Backman herself had no immediate comment, but posted a message to Facebook on Tuesday morning thanking DiMonte, producer Esteban Vargas and former bosses Martin Spalding and the late André Lallier.

Beauregard also declined to comment.

The cuts at CHOM are part of wider cuts at Bell Media nationwide. They include:

Bell hasn’t said how many people it’s letting go across the country, where they are, or if there are other cuts to come.

UPDATE (Jan. 31): DiMonte addressed Backman’s departure at the beginning of Tuesday’s morning show, saying the decision was “not mine to make”, and citing the disruptive nature of employment in the industry. He said the position of morning show co-host has been eliminated and the show would “take a new direction, and we’re moving forward without Heather.” He said Monday was “tough” and she will be missed but the station wishes her the best. (He posted a nearly identical message on his Facebook page.)

This was DiMonte’s only unprompted statement about Backman during Tuesday’s show, so most listeners didn’t hear it. But it was brought up during the 7am hour when contributor Pierre Houde brought it up to pay tribute. Here’s what he said:

The Beat’s Nat Lauzon was among those local personalities to (at least publicly) show support to her dismissed friend:

Kim Sullivan, who worked at both Virgin Radio and The Beat, also paid tribute:

Bell activates Montreal’s first HD Radio station, simulcasts CJAD, TSN 690 on FM HD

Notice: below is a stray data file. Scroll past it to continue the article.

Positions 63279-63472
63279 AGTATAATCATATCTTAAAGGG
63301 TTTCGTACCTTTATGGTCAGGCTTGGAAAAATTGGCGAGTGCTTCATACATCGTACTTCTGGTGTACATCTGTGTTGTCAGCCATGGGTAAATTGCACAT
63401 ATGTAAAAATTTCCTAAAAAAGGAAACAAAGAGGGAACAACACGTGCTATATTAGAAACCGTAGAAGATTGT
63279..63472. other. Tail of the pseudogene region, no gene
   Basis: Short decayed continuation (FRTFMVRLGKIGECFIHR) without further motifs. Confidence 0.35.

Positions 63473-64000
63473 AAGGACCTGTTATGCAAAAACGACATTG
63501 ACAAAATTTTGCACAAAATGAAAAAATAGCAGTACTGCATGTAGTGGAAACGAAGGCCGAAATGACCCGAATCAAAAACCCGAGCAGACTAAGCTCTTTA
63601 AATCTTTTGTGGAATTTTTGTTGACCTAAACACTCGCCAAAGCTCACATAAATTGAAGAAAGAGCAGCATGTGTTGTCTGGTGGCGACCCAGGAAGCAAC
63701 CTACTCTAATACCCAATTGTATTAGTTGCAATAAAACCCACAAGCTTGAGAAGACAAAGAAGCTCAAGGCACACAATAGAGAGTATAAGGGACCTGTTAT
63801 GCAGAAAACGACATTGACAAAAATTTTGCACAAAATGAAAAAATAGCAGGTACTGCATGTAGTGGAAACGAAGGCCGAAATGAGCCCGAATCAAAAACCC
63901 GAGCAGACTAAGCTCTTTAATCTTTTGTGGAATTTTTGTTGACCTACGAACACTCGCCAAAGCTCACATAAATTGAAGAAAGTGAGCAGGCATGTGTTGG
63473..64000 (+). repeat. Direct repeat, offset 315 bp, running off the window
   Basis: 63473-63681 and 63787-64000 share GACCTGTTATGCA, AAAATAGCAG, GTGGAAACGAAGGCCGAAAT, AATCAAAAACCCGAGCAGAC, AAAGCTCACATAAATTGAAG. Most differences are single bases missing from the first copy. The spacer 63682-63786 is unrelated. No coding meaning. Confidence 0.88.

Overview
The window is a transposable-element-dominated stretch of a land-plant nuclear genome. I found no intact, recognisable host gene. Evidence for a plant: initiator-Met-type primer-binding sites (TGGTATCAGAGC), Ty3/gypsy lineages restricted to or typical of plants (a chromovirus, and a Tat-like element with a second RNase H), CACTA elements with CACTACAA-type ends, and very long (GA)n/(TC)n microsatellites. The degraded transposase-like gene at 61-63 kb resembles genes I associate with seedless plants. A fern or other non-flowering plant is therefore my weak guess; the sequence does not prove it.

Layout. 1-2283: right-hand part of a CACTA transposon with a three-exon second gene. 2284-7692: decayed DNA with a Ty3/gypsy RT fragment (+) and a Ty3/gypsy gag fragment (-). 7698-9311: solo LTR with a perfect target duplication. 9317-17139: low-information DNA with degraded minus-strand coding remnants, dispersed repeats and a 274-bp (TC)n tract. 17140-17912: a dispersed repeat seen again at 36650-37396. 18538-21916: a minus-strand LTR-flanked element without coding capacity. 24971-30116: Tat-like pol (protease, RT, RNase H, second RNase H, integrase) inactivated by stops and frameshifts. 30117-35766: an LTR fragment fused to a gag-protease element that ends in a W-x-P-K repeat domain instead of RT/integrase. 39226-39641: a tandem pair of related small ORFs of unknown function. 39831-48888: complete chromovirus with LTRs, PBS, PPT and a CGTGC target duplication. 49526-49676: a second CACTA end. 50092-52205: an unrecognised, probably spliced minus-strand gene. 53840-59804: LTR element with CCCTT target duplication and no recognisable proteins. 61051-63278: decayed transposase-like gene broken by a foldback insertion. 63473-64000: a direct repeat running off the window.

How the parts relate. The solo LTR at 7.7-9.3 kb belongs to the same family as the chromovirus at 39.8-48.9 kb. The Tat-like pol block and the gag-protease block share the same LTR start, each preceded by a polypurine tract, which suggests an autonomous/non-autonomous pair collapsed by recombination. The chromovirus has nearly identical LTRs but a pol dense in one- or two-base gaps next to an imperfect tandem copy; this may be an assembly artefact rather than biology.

TSN 690 being received via HD Radio signal on 107.3 FM.

As major Canadian broadcasters begin their experimentation with HD Radio transmitters, Bell Media has quietly launched a transmitter on its CITE-FM station in Montreal (Rouge FM 107.3), and is using it to simulcast CJAD 800 and TSN Radio 690.

A Bell Media spokesperson confirmed that this is a “soft launch” of the transmitter, with plans to publicize it more in the coming weeks, once testing is complete and everyone is back from the holidays. The plan is to keep the three channels going forward:

  • HD1: Rouge FM
  • HD2: CJAD 800
  • HD3: TSN 690

The Rouge FM station was chosen for this for technical reasons. I don’t know specifically what they are, but CITE-FM is a full-power station (currently at 42.9kW), and has plenty of space on both sides of the frequency to accommodate the extra channels without causing interference to adjacent-channel stations.

There are no plans “at this point” to add more HD channels.

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CRTC gives TTP Media until June 30 to launch English radio station at 600 AM

For the fourth time in as many years, a group owned by a trio of Montreal businessmen has appealed to the CRTC for an extension on their deadline to launch a new AM radio station, claiming that unforeseen circumstances have caused delays but assuring the commission that they’ve been resolved and the station is months away from launch.

TTP Media’s request for an extension for 600 AM

On Wednesday, the CRTC announced that it will grant an extension, until June 30, 2017, to 7954689 Canada Inc. (TTP Media) to launch its English talk radio station at 600 AM, first authorized in 2012.

As it did with the 940 AM station a year ago, the extension was granted despite the previous extension being declared “final” by the commission. Though the previous extensions, despite being requested for only a few months, were given for a full year, this one is limited to June 30, after the group said it should have the station on air by June.